Brontide @ The Lexington, London 17.02.12

Dynamic instrumental trio Brontide captivate The Lexington in a torrent of diversity and class.

Feb 17th, 2012 at The Lexington, London / By Nate Selby
Brontide The good people of The Lexington are quite obviously loving tonight and there’s a distinctly chilled vibe in the packed out room. That’s pretty much about to instantly change as Brontide take the stage and waste no time throwing new single ‘Coloured Tongues’ out into the vast night.

Immediately conversation ends and the crowd are simultaneously turned into a pack of nodding dogs upon the dashboard of a really good sound.

The first thing you realise when watching Brontide is how unbelievably tight they are. Granted its not as if they have any choice, this kind of thing just doesn’t work unless you’re on your game but you do find yourself looking around going “There’s only three of them? No really?”. No really, what you’re hearing is the culmination of numerous loops and sequences and effects, held together by god only knows what? Probably wizardry.

For instance, its pretty hard to figure out what guitarist Tim Hancock is playing at any one time until your brain kicks in again and you realise he’s playing all of it, just some of its in the past but still happening, yeah? The even bigger mind fuck comes from the drummer’s direction as a trigger pad is mixed in with the complex beats already being played, causing you to sit down and rub your temples.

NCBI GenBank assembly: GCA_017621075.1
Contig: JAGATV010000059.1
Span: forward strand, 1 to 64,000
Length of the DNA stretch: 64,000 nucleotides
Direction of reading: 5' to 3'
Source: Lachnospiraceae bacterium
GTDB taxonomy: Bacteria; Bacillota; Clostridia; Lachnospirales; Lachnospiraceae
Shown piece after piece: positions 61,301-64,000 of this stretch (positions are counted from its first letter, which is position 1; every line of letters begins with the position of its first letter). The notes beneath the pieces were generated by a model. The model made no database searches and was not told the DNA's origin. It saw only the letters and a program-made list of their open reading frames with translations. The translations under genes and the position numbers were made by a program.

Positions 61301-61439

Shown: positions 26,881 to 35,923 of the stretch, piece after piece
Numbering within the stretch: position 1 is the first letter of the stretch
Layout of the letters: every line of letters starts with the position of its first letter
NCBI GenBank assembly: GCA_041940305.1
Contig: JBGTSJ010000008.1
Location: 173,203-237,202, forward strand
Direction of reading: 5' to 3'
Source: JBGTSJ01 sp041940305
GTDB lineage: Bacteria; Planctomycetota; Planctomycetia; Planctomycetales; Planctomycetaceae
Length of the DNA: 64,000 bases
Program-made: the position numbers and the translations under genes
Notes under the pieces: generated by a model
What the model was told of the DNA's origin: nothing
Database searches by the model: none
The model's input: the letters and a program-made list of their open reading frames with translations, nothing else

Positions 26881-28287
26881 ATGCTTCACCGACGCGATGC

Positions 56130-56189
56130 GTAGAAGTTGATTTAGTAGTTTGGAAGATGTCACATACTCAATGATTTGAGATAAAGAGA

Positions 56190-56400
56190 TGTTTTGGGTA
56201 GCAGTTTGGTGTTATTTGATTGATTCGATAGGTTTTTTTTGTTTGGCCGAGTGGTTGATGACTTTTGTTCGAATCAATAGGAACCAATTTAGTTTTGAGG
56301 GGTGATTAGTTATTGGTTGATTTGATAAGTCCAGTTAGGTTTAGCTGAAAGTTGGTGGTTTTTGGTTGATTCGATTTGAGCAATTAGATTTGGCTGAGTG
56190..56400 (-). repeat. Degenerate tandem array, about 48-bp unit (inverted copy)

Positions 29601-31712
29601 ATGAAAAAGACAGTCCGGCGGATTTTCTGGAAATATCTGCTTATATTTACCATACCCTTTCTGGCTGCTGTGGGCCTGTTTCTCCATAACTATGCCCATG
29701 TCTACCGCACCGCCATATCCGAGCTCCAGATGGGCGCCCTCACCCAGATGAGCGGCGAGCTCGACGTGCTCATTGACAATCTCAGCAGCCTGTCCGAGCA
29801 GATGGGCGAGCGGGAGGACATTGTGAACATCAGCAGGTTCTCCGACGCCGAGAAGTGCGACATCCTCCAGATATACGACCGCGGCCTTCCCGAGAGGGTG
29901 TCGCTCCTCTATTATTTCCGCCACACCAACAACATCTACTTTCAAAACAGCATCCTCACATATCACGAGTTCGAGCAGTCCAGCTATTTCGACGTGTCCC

Has anyone missed a vocalist? At no point is one needed. The band don’t even talk between songs, there’s no need for introductions, everyone here knows the track from the opening second and these fans are loving every minute. To talk would almost be rude.

Brontide’s style is so diverse that you’re actually lead to believe anything can happen. The sheer mix of sounds alone is enough to be going on with let alone the polyrhythms and dynamic shifts. The band can jump from Foals-esque math grooveness, to a beat down that could sober up any metaller, and tracks like ‘Limehouse Ink’ very nearly sees the congregation flailing.

This band are clearly at their best right now and to not see them live is a crime against your own ears.